Beer recipes are a balance...and if you add to one variable, that will affect other parts of it...For example if you decide to raise the gravity of a balanced beer...a beer where the hops balance out the sweetness...and you raise the maltniness of it without alaso balancing the hops, then your beer may end up being way too cloyingly sweet. Or if you just add sugar willy nilly it could become overly dry, or cidery.

At this stage you don't know enough yet, and you won't learn just by jacking a recipe o your first time out of the box. Don't start altering recipes on your first batch, or else you're gonna be posting a thread titled, "Why does my beer taste like I licked Satan's Anus after he ate a dozen coneys?" And we're not going to be able to answer you, because you've screwed with the recipe as well as maybe made a few noob brewer mistakes that typically get made, and neither you, nor us, are going to be able to figure out what went wrong. Because there's too many variables.

Just brew a couple batches and learn from them, and read books about recipe creation before you start messing around. It's not about tossing stuff into a fermenter and seeing how it turns out.
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Old 01-05-2012, 02:38 AM   #8
kevokie
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Solid answer from Revvy.

 
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Old 01-05-2012, 08:08 PM   #9
dlawhon
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Dec 2011
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Ok, I am the noob , we were talking , it's a true brew brown ale kit, it's hot in south Texas corpus Christi , after putting it in the bucket the next morning it was bubbling away, I was excited, my temps got up to 77-78 before I realized it and wrapped a wet towel around the bucket with a fan to help cool, I need a temp control fridge but, have not aquired one yet (1st brew) its winter ect, anyway I thought I might have killed the yeast because of the temp, and it's not bubbled since, so I was worried, thought the bucket might be leaking so after 6 days I put it in the carboy to see, still has not bubbled since, I know I should have waited, I'm learning the hardway, we just thought it might wake the yeast up by adding sugar, I'll be happy with 4.0 if I can get that and learn how to read the damn sg thingy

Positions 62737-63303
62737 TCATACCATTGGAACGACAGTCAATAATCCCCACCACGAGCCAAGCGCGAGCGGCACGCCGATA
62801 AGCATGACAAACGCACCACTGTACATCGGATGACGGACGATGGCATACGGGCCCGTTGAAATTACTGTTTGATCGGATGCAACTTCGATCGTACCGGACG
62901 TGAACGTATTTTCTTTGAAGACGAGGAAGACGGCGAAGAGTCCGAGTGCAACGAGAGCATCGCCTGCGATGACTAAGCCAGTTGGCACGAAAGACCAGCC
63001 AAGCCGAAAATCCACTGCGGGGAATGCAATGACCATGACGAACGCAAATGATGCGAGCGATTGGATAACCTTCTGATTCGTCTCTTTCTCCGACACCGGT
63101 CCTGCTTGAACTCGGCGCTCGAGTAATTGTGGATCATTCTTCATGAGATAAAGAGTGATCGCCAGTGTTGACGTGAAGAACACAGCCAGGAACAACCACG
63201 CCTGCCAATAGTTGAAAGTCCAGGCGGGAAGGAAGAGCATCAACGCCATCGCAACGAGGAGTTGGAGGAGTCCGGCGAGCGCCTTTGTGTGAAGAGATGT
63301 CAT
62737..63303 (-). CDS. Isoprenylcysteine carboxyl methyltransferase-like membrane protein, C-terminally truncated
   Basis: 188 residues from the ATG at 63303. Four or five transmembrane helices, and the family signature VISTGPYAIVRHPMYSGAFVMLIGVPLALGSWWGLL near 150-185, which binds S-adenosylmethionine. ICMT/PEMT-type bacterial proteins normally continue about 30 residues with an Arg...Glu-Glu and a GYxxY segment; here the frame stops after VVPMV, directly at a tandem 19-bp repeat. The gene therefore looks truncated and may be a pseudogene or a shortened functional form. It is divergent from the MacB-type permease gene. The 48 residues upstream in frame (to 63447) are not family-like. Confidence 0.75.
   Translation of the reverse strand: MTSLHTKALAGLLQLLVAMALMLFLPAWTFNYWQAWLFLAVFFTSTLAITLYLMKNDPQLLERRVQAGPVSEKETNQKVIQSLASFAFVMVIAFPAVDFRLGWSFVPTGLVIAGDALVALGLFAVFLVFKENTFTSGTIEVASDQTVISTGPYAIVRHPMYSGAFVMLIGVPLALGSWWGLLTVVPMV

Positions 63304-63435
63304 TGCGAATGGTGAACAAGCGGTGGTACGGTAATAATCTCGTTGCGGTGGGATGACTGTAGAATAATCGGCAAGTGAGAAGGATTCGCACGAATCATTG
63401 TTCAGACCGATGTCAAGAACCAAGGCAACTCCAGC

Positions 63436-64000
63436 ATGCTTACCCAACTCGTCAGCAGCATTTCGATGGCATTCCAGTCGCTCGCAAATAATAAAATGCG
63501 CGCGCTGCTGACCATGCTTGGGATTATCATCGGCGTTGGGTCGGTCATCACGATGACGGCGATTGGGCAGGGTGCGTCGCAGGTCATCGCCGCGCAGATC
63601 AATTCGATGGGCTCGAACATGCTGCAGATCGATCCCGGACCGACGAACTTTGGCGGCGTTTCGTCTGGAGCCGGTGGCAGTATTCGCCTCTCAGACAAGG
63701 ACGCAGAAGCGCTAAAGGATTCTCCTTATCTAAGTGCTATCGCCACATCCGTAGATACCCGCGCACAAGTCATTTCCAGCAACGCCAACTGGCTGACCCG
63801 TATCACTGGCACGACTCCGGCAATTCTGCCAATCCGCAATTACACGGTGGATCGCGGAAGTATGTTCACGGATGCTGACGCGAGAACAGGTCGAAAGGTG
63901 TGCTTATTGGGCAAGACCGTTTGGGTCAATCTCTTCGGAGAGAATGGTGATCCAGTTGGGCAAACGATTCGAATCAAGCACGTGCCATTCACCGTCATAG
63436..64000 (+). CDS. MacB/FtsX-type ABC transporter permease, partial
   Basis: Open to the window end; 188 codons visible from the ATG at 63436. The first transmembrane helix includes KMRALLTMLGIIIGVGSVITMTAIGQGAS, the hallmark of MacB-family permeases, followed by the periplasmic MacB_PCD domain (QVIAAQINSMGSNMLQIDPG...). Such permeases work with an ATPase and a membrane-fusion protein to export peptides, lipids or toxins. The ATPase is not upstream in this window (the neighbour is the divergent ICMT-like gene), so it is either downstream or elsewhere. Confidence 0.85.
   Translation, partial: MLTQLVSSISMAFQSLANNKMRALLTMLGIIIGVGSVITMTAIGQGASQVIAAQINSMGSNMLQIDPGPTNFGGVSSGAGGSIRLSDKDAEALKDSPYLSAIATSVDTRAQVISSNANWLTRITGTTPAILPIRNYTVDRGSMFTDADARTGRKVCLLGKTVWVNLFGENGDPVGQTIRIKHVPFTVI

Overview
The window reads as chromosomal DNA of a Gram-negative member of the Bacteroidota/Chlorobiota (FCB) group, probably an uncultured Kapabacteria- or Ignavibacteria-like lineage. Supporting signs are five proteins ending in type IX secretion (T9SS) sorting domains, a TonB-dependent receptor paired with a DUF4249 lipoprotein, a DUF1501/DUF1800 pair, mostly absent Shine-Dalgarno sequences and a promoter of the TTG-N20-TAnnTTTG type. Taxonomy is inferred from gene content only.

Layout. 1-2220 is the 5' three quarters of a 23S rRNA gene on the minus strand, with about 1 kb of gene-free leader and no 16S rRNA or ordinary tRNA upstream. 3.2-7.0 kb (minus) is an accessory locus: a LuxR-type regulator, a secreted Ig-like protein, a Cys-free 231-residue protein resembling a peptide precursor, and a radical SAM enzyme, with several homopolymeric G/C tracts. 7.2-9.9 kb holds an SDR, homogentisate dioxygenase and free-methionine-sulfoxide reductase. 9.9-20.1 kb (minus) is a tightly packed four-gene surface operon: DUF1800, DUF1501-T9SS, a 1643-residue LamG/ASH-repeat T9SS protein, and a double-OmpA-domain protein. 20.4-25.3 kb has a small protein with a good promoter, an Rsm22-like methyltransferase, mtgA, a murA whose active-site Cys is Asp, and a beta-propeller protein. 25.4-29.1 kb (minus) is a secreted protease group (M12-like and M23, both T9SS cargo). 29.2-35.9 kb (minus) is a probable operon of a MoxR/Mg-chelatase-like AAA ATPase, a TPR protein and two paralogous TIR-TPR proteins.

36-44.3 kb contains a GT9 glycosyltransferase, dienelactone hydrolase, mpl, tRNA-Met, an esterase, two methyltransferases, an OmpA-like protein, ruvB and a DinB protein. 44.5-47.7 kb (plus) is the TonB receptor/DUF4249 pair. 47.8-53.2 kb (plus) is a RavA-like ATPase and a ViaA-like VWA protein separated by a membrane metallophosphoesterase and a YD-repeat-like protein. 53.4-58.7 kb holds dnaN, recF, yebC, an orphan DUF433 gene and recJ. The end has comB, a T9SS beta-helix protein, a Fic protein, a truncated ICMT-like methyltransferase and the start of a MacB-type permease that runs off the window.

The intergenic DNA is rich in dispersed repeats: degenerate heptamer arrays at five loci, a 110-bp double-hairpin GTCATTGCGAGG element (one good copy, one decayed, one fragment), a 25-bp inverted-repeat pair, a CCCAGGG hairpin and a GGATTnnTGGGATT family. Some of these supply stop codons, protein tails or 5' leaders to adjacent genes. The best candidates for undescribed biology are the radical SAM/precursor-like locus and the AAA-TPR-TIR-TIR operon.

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Old 01-05-2012, 08:48 PM   #10
BryceL
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Quote:
Originally Posted by dlawhon View Post
Ok, I am the noob , we were talking , it's a true brew brown ale kit, it's hot in south Texas corpus Christi , after putting it in the bucket the next morning it was bubbling away, I was excited, my temps got up to 77-78 before I realized it and wrapped a wet towel around the bucket with a fan to help cool, I need a temp control fridge but, have not aquired one yet (1st brew) its winter ect, anyway I thought I might have killed the yeast because of the temp, and it's not bubbled since, so I was worried, thought the bucket might be leaking so after 6 days I put it in the carboy to see, still has not bubbled since, I know I should have waited, I'm learning the hardway, we just thought it might wake the yeast up by adding sugar, I'll be happy with 4.0 if I can get that and learn how to read the damn sg thingy
Those temperature will not kill the yeast, you will likely just have some off flavors due to the higher temperature. More than likely the yeast were supper active due to the high temperature and your fermentation finished quickly. Checking the gravity will tell you everything you need to know.